Violence in Cardiff's Bute Park 'dark and sinister'

By Natalie Grice
BBC News

  • Published
Media caption,

September 2021: 'Why would somebody attack a park?'

Bute Park at the heart of Cardiff has been the victim of a savage attack on its nature and infrastructure which has left a trail of destruction in its wake.

The damage carried out on Thursday night extended for over a mile through the park, with trees cut, fires started, bins and planters destroyed and even cabling for wi-fi services targeted.

The leafy spaces of the park - originally the grounds of Cardiff Castle which were both gifted to the city in 1947 by the fifth Marquess of Bute - became even more important to local people as coronavirus took hold, offering welcome respite from the four walls of home as lockdown bit in spring 2020.

But the past few months have seen a spate of incidents in the park which some fear is casting a pall over the park's attractiveness to users.

Image source, Secret Garden Cafe
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Damage extended for about a mile throughout the park after Thursday's attack

The summer has witnessed a violent late-night assault which turned into a murder inquiry when 54-year-old victim Dr Gary Jenkins died 16 days after being attacked in the early hours of 20 July.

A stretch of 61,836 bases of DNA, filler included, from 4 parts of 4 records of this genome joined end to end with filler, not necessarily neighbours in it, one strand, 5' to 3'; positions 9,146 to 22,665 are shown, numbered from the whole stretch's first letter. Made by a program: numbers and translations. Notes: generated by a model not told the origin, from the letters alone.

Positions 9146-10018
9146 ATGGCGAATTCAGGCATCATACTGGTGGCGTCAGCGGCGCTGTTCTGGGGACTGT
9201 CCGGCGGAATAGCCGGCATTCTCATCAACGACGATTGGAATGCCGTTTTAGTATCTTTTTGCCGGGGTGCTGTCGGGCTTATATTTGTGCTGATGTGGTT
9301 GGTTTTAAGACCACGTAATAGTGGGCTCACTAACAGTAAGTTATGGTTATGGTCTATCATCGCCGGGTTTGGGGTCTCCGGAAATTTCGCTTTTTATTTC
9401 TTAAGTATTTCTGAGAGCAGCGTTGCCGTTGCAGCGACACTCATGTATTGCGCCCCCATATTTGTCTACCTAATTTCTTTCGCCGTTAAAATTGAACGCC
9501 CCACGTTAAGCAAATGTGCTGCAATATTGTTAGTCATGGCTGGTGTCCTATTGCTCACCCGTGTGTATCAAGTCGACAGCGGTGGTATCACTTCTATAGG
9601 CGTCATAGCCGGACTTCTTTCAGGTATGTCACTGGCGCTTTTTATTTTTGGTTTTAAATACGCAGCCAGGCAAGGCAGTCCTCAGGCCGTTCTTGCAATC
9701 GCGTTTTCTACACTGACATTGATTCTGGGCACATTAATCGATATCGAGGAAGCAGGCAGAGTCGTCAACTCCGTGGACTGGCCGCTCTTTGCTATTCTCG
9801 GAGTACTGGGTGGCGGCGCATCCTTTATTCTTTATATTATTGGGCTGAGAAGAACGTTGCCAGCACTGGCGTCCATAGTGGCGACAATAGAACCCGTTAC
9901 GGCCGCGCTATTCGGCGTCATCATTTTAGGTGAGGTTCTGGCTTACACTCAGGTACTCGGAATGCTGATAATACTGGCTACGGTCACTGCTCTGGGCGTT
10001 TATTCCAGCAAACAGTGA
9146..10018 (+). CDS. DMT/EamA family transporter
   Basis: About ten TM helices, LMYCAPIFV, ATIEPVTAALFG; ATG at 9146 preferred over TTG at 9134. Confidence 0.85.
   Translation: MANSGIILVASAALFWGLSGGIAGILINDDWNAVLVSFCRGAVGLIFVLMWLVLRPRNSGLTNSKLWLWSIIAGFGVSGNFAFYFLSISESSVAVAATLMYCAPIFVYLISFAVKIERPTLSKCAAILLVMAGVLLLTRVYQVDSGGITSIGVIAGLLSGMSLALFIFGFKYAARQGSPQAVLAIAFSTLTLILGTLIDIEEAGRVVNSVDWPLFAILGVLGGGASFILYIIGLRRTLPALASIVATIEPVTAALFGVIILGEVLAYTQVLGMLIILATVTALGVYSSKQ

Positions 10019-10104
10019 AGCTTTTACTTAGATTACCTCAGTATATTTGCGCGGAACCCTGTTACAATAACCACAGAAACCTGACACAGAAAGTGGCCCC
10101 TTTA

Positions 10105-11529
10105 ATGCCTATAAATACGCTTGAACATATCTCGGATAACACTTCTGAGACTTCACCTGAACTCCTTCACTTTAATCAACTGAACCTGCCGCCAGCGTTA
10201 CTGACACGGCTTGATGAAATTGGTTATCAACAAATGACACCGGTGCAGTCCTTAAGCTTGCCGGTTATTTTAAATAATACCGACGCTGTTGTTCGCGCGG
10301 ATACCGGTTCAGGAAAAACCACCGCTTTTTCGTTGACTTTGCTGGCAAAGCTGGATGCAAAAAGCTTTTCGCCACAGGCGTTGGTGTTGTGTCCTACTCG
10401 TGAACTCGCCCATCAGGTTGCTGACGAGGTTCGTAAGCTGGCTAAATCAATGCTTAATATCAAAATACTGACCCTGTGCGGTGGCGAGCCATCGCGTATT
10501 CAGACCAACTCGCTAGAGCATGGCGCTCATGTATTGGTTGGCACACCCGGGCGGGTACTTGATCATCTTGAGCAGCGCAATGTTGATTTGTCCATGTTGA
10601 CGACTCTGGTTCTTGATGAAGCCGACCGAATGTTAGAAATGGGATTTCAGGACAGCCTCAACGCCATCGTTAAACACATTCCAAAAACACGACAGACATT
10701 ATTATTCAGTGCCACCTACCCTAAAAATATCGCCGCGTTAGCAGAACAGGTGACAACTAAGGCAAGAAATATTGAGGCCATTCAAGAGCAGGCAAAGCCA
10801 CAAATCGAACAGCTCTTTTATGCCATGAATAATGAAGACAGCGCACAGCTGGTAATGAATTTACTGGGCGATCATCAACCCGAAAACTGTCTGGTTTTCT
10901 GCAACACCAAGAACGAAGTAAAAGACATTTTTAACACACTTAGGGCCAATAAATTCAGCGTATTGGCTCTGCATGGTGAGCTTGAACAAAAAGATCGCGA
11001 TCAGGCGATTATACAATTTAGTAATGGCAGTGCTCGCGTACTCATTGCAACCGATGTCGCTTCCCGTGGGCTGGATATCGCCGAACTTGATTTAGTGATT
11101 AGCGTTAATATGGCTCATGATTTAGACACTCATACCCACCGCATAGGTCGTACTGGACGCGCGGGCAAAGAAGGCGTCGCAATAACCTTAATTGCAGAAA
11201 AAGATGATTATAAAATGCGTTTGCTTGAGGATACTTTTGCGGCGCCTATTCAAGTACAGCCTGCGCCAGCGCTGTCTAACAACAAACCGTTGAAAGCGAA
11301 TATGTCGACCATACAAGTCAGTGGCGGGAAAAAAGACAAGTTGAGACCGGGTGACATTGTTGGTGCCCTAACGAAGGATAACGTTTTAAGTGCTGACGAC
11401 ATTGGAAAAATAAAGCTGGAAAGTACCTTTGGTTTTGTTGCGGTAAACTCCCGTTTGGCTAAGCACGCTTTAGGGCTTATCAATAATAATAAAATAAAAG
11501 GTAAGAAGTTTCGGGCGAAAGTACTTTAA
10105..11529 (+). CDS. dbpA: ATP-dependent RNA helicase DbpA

Dr Jenkins was assaulted just five days after a woman was raped in the early hours of the morning. Both the murder and the rape happened near the southern entrances to the park.

The latest assault is on the structure of the park itself, but has provoked similar feelings of unease.

Image source, Keith Edkins
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Formal beds and walkways are part of the Bute Park offering...
Image source, Geograph / John Lord
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.... but there are more natural, wilder parts to the park too

Like the ruined trees, Melissa Boothman's cafe was a target of the unknown vandals who wreaked havoc in the dark hours.

The Secret Garden cafe is housed in the visitor centre in Bute Park, attached to the nursery where plants and trees are grown which supply greenery and colour across Cardiff's parks.

Melissa set out the damage caused throughout the park in a online video which she called "dark and sinister" and said she felt like a "real attack on the heart of Cardiff".